Ray Glickman, CEO

His Excellency Malcolm McCusker (right) enjoys a joke with the Most Reverend Roger Herft and guests at A Night of Wisdom Photo: MCB Photographics

Back to the Sixties More than 800 guests were transported back to the sixties at the annual Residents’ and Clients’ Party in October at Crown Perth (formerly Burswood).

Our wonderful MC, Marita Sealey, Amana Living General Manager, never missed a beat, and sang some soulful sixties songs to round off the event.

In honour of Amana Living’s 50th Anniversary, the ‘1962: Swinging Sixties’ theme inspired residents, clients, staff and volunteers to dress up and dance to sounds of the sixties with live band Chain Reaction.

Here’s some of the positive feedback we received:

Guests were treated to some classic sixties grooves by young soloists from St Hilda’s School for Girls, acrobatic comedy from performance group Bizircus, and short videos celebrating the era and reflecting on enrichment activities from 2012. The day included morning tea on arrival, a sit-down lunch, spot prizes and the Wii Games trophy presentation.

“The band was great!” “I must admit that some of the oldies gave us a great big laugh and I guess that’s what it is all about.” “Residents loved the meal and thoroughly enjoyed the entertainment.” “The residents looked absolutely terrific and seeing their smiles and tapping fingers made my day.”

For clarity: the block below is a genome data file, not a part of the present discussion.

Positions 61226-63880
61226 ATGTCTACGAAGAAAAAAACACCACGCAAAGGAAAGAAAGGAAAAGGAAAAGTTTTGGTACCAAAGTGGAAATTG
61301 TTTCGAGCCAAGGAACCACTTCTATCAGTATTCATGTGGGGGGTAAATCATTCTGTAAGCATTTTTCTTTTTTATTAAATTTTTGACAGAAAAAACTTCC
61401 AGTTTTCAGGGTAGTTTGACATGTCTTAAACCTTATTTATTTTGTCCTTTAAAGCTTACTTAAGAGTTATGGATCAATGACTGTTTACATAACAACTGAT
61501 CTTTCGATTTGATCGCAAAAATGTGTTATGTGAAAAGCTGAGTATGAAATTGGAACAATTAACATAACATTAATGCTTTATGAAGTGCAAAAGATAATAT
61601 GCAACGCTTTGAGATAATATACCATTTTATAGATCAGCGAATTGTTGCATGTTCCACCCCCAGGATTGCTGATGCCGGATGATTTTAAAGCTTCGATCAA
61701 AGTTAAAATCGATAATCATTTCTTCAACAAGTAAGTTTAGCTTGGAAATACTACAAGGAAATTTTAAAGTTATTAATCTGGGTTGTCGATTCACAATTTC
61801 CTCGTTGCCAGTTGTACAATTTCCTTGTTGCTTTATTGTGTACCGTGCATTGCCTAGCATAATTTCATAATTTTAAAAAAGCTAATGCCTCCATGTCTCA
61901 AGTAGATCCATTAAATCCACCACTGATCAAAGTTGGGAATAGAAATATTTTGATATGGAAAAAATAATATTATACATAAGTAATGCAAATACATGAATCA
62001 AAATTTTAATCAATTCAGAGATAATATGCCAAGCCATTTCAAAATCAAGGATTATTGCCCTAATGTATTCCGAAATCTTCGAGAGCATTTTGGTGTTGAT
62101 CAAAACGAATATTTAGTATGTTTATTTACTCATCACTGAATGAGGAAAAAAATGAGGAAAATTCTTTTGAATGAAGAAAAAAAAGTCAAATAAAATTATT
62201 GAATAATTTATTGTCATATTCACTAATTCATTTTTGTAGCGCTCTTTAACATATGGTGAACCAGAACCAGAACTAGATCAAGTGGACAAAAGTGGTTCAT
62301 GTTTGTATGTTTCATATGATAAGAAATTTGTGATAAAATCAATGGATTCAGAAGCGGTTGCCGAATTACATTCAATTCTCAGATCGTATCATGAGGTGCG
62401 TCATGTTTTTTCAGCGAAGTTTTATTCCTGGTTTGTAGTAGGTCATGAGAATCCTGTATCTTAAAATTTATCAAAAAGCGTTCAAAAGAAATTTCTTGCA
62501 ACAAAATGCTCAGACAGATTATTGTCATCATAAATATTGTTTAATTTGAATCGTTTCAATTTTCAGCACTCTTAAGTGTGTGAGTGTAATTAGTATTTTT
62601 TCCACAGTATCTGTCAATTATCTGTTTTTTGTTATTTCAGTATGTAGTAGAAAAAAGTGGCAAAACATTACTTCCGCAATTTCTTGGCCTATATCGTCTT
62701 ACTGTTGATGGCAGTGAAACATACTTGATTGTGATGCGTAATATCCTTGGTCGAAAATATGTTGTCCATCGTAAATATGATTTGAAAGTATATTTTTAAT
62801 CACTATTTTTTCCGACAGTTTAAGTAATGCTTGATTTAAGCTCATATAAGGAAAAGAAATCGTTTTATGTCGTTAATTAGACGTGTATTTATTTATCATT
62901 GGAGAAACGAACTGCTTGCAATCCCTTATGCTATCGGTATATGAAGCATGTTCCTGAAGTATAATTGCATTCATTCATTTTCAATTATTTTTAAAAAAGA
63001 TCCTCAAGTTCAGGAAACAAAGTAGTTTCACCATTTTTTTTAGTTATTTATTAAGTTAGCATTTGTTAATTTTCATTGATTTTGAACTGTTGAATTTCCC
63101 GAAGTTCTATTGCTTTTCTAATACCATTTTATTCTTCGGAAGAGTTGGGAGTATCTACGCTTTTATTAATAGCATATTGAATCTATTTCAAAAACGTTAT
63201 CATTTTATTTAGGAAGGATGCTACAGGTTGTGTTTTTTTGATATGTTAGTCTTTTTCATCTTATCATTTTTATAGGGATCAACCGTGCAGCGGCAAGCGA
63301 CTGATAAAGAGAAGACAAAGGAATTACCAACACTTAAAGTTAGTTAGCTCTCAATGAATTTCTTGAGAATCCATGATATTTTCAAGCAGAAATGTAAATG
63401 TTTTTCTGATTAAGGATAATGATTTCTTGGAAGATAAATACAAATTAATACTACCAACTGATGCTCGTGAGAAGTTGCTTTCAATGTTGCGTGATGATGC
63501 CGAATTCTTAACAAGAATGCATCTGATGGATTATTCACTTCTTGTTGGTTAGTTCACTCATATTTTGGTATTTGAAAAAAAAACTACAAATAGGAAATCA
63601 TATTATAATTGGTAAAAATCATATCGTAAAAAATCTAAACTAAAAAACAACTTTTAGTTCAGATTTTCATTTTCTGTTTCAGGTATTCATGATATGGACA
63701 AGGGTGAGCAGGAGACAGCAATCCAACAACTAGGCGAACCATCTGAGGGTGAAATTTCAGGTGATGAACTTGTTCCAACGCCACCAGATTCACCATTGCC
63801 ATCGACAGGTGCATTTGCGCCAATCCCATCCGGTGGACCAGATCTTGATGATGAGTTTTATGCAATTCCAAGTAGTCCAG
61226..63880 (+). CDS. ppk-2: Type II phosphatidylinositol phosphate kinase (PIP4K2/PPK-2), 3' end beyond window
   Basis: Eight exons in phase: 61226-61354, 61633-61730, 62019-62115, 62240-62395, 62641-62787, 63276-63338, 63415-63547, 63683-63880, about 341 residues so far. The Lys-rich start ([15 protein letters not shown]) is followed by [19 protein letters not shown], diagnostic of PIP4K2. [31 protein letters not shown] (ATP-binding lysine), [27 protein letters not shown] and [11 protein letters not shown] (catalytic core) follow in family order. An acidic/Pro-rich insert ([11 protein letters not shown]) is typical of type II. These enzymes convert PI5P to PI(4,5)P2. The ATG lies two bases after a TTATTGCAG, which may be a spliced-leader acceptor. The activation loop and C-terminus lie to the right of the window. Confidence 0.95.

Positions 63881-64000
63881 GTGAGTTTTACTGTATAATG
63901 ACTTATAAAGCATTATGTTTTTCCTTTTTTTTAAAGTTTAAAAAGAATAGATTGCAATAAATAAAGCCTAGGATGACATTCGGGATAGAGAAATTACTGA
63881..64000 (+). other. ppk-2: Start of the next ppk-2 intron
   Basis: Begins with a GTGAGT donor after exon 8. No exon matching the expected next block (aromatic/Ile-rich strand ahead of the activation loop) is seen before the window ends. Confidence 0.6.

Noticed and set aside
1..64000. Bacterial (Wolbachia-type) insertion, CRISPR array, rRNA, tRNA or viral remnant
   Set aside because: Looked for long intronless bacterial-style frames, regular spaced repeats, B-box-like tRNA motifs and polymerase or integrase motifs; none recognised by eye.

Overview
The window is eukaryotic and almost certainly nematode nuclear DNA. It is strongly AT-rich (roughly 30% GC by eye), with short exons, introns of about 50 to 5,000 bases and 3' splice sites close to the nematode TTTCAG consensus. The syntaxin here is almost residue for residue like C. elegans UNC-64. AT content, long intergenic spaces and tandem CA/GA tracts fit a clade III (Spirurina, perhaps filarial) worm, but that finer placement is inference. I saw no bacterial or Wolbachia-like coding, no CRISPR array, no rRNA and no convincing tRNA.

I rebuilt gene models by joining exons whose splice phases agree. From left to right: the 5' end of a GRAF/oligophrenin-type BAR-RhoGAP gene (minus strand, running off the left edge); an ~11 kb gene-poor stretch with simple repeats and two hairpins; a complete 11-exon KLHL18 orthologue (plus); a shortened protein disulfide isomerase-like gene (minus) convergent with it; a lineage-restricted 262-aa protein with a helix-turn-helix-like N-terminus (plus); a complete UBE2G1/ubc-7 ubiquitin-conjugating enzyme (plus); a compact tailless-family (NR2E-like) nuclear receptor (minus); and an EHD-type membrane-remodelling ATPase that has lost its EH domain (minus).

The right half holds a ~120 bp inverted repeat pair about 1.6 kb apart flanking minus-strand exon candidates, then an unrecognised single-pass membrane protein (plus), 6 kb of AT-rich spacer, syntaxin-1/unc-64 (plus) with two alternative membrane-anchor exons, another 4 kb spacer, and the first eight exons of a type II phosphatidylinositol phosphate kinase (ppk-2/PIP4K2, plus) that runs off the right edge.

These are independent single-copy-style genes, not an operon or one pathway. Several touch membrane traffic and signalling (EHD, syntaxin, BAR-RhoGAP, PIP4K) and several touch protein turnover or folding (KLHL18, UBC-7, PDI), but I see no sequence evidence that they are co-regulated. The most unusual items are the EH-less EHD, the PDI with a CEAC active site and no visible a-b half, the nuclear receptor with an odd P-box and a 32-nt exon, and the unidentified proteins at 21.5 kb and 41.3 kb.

Thanks to our Sponsors Our annual party and 50th anniversary events could not have taken place without the generous support of our sponsors:




Home Care Worker Ann Wainscoat (left) with Amana Living client Pat Seares. Photo: Leon Shaffer

Home Help for Residents Are you living independently and in the second half of your life? Did you know that Amana Living provides assistance with everyday tasks, so that you can continue to live independently? Our Home Care Services – such as gardening, shopping, preparing meals, cleaning and laundry – not only help you to stay in your own home for longer, but also give you the freedom to get more out of life. First, we review your requirements – what help you need, and how often. Then we match you with people who are keen to provide the services you want. We only supply quality services that meet national standards, and we adjust your services as your requirements change. Pat and Ron Seares are just one example of Amana Living village residents who enjoy Home Care Services.